Fixler: Require Colorado ski resorts to publicly report injuries and deaths
Special to the Daily
A dozen skiers and snowmobilers died in avalanches in Colorado during winter 2020-21, primarily in the backcountry, which sadly matched a state record set in 1993. The total number of deaths was the most of any state this season, a distinction held by Colorado for the past 70 years.
The public has access to such data because it is closely tracked by the Colorado Avalanche Information Center, a Boulder-based state agency. The statistics are used for a variety of purposes, including making forecasts, reviewing trends and promoting education and safety in the increasingly popular backcountry playground.
Even more people, an average of 13 each year, died while skiing or snowboarding inbounds at Colorado’s ski resorts during the 2010s. The single-season total reached a high of 22 fatalities during 2011-12.
But we know these numbers only because the Summit Daily News built a database a few years ago using coroners’ records obtained through the Colorado Open Records Act. Ski industry officials often note that resort deaths are incredibly rare, at roughly a one-in-a-million chance of occurrence. However, we still don’t fully understand how the state’s deadliest seasons stack up against one another because the industry and the state’s resorts are not required to divulge fatality stats, and national data released annually lacks detail or is incomplete.
These lessons unfortunately became clear to me when I was the environment and public lands reporter at the Summit Daily News living and working in Breckenridge. Each winter, we were frustrated by the limited flow of information from the region’s ski areas regarding safety, major injuries and deaths. That led us to an in-depth investigation into how and why the industry closely guards such data.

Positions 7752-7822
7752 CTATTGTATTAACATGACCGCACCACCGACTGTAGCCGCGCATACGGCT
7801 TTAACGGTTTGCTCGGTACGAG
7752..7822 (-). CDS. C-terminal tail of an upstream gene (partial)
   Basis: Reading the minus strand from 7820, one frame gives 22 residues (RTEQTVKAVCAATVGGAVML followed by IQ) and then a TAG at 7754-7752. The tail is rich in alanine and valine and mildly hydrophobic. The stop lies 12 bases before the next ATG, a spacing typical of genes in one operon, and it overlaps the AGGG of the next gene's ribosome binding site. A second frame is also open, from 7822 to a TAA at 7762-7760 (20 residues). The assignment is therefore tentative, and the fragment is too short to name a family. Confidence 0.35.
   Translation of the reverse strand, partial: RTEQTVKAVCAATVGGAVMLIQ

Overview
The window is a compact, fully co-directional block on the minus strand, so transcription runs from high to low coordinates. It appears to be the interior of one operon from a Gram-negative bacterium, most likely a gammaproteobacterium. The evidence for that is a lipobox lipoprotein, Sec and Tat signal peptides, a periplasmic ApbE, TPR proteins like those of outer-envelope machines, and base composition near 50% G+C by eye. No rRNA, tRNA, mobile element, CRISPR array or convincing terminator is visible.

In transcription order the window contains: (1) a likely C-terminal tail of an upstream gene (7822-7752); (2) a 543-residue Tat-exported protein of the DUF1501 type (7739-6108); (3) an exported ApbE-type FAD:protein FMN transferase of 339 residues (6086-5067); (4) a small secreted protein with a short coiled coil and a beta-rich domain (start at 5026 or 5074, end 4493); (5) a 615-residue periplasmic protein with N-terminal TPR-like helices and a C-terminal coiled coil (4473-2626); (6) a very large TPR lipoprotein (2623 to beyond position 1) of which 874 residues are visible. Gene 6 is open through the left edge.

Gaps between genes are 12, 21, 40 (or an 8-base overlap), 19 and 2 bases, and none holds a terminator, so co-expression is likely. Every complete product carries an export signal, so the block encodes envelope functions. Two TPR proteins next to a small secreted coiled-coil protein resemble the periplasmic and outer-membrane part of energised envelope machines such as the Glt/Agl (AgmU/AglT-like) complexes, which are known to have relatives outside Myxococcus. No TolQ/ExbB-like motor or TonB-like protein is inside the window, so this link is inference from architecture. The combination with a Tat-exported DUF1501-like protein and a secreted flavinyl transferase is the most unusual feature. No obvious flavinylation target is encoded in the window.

For example, it wasn’t uncommon for someone’s death on the slopes — a tragedy no matter how you look at it, with long-lasting effects on the loved ones left behind — to go completely unreported for months, if publicly revealed at all. Even this season two of the four accidental ski deaths in Summit County (one each at Vail Resorts, Inc. properties Breckenridge Ski Resort and Keystone Resort) don’t appear to have ever hit the news. The industry’s approach remains largely, “Don’t call us, we’ll call you,” and yet the phone rarely rang. The resorts’ stubbornness instead forced us to go to each county’s coroner, sometimes paying a fortune in research-and-retrieval fees, to acquire data about incidents at resorts — the majority of which primarily operate through leases on public lands, including the White River National Forest in Summit and Eagle counties.
“Basically, any time you get wind of an accident or fatality, it’s generally not from the ski resort itself, but from a local agency like the sheriff’s office,” said Michael Roberts, a longtime Westword reporter who has tracked the subject for more than a decade. “We’re talking about losses of life here and talking about serious life-altering injuries. These are things that should be shared publicly, particularly for the industry that is the trademark of Colorado.”
A bill introduced in the legislature could finally make that a reality, but it faces its own uphill climb. Senate Bill 21-184 comes before the Senate Agriculture and Natural Resources Committee on Thursday and must win a simple-majority vote from the five-member panel to move forward.
Similar bills, seeking collection and public release of ski fatality and serious injury data, plus each resort’s safety management plan, twice passed in California but were vetoed by then-Govs. Arnold Schwarzenegger and Jerry Brown, respectively. Schwarzenegger stated at the time that the proposed law “may place an unnecessary burden on resorts,” and he refused to sign the bill.